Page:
Industrial safety: the true cost of cost-saving

Reducing costs is a priority for businesses around the world. The traditional view of safety is that it reduces efficiency and costs too much to implement. If safety devices are susceptible to environmental degradation and can be defeated, so the thinking goes, do they have any real value?

In fact, creating a well-designed safety system for a specific operation can have a positive impact on both productivity and costs.

New sentencing guidelines for serious workplace incidents in the UK will come into force in early 2016

There are five separate steps to achieving operational gains and cost savings.

1)    Implement a safety system for the lifetime of the equipment

Ensuring that a safety system is designed for the life of the equipment can reduce maintenance and running costs significantly. Trapped key interlocks have proven over decades that they are durable and robust, particularly in harsh or difficult environments.

2)    Reduce the number of electrical connections

Production managers in industries such as food and beverage confirm that electrical devices have a major impact on downtime, especially after washdown cycles. Mechanical safety systems, such as trapped key interlocks, reduce the number of electrical connections and therefore the number of potential failure points. Removing the need for extensive wiring looms also reduces the initial machine cost.

3)    Design the safety system in harmony with the operation of the equipment

Designing a safety system that safely encodes the operational process of the machinery will reduce variance produced by individual operators running the equipment in different ways. In effect, the safety system can ensure that human variance is removed.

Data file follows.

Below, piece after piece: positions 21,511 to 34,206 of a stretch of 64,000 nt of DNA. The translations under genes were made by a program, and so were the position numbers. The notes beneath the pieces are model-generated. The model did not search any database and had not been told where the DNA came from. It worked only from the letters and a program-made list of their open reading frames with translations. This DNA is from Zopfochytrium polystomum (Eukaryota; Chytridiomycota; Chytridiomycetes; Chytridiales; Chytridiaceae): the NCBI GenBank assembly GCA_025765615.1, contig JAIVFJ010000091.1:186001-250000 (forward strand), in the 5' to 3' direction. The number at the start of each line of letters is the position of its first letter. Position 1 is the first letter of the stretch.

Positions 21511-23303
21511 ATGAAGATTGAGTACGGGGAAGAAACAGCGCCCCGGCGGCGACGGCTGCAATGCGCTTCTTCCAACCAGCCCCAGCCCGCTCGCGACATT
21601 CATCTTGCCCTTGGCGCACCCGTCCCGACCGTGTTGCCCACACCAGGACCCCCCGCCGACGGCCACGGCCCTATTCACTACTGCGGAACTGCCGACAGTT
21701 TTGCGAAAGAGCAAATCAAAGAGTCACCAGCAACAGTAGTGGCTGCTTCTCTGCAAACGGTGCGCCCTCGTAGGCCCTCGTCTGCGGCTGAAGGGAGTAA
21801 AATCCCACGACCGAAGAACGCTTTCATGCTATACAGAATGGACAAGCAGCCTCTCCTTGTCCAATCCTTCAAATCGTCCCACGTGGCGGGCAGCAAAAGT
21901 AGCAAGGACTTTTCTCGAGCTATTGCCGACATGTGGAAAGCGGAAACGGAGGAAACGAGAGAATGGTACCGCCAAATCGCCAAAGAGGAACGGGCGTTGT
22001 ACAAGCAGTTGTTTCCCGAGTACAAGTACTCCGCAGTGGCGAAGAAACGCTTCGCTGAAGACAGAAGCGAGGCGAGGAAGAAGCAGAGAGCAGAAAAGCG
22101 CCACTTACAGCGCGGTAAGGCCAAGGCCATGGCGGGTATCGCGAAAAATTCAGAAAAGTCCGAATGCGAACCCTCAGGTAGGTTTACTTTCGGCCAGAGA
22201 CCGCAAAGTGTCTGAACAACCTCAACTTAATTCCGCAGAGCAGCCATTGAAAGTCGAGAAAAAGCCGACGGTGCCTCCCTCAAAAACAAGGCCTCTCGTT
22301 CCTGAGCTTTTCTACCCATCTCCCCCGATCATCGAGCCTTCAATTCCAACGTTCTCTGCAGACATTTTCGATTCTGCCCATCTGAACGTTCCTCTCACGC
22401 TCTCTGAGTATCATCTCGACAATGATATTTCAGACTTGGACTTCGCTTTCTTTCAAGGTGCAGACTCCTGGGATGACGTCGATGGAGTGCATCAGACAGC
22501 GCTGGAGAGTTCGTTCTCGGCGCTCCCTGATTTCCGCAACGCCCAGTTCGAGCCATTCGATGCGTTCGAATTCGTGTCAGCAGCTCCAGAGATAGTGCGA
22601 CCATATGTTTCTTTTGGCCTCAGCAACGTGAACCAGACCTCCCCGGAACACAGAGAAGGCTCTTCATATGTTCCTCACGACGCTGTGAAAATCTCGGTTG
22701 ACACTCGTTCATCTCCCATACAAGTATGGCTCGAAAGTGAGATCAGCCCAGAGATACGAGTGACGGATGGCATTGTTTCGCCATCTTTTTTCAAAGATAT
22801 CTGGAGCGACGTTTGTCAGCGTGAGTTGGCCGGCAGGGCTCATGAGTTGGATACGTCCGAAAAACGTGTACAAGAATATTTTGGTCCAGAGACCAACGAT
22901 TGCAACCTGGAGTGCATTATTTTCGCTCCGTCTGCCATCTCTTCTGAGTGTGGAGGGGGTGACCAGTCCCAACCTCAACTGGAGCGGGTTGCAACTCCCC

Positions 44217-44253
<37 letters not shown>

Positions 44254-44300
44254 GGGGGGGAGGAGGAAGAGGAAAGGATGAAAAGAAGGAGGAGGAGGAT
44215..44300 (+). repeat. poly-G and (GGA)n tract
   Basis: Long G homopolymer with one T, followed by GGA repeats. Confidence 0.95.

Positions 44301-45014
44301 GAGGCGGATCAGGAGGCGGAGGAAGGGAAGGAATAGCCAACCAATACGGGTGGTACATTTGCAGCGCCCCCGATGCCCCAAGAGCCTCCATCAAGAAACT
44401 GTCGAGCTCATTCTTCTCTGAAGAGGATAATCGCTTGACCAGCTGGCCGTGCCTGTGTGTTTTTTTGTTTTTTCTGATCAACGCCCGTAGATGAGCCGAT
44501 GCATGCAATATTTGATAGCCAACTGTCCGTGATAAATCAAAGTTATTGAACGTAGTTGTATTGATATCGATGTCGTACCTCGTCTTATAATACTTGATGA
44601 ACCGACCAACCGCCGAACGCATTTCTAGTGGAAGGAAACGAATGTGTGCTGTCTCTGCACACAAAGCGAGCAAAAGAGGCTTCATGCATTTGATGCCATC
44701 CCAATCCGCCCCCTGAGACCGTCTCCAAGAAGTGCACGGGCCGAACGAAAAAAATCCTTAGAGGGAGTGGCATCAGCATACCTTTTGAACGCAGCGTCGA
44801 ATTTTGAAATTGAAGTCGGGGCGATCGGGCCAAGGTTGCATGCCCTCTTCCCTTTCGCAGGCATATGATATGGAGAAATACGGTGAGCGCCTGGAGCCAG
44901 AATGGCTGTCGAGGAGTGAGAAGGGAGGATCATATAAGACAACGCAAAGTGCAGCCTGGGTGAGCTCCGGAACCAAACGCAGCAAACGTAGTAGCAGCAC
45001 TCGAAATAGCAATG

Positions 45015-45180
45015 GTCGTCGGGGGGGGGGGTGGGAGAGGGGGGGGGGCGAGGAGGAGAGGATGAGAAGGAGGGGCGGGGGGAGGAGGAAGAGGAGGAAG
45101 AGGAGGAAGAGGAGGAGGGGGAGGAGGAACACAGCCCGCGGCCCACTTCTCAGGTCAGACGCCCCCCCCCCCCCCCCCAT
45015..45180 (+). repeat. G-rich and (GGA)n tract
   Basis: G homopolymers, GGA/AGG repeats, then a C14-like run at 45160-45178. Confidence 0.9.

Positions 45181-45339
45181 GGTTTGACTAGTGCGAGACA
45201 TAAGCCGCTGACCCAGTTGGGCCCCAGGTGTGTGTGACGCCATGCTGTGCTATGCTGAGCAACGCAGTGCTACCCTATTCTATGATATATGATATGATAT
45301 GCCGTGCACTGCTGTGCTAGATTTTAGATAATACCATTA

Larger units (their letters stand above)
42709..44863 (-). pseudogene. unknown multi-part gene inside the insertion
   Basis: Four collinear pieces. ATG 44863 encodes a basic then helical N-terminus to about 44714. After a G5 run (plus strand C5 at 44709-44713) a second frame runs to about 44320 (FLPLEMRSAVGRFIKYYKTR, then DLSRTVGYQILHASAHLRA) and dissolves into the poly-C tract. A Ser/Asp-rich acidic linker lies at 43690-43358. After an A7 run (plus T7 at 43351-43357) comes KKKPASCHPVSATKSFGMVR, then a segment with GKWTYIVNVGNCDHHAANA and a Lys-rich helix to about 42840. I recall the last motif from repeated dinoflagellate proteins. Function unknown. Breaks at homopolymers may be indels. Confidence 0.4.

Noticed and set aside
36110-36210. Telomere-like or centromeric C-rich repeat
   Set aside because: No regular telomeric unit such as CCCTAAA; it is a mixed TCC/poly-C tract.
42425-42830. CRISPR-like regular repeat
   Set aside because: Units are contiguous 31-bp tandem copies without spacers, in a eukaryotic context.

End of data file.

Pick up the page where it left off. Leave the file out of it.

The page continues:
4)    Implement robust safety measures

Operators will try to bypass safety systems, so it is important to ensure that the chosen system is durable enough to withstand such attempts. Preserving both the safe working of the system and the correct operation avoids the cost of potential accidents and prevents the adoption of unsafe processes.

5)    Understand the true cost of ignoring safety requirements

The financial burden of investigations, fines and damages increases every year as legislation and its policing become more stringent.

New sentencing guidelines for serious workplace incidents in the UK are due to be published on 3 November 2015 and will come into force in February 2016. Courts are likely to hand out an increasing number of custodial sentences to convicted individuals, with a minimum of 26 weeks in prison proposed for those guilty of committing offences considered within the highest category of harm i.e. death, high risk of death or catastrophic injury. Organisations labelled large (with a turnover of more than £50m) could receive fines of up to £20m. The tariff for very large companies (whose turnover “very greatly exceeds” £50m) has not been set, but the guidance states “it may be necessary to move outside the suggested range to achieve a proportionate sentence”. Experts believe that fines of £100m are not beyond the realms of possibility.

 

So the most economical way to approach safety is to

                • embrace the requirements early;
                • carry out thorough risk assessments;
                • design in the safety system as early as possible.

This approach maximises operational efficiency and plant uptime, and reduces risk.

By: David Hughes, Sales Director, Castell Safety International Ltd.

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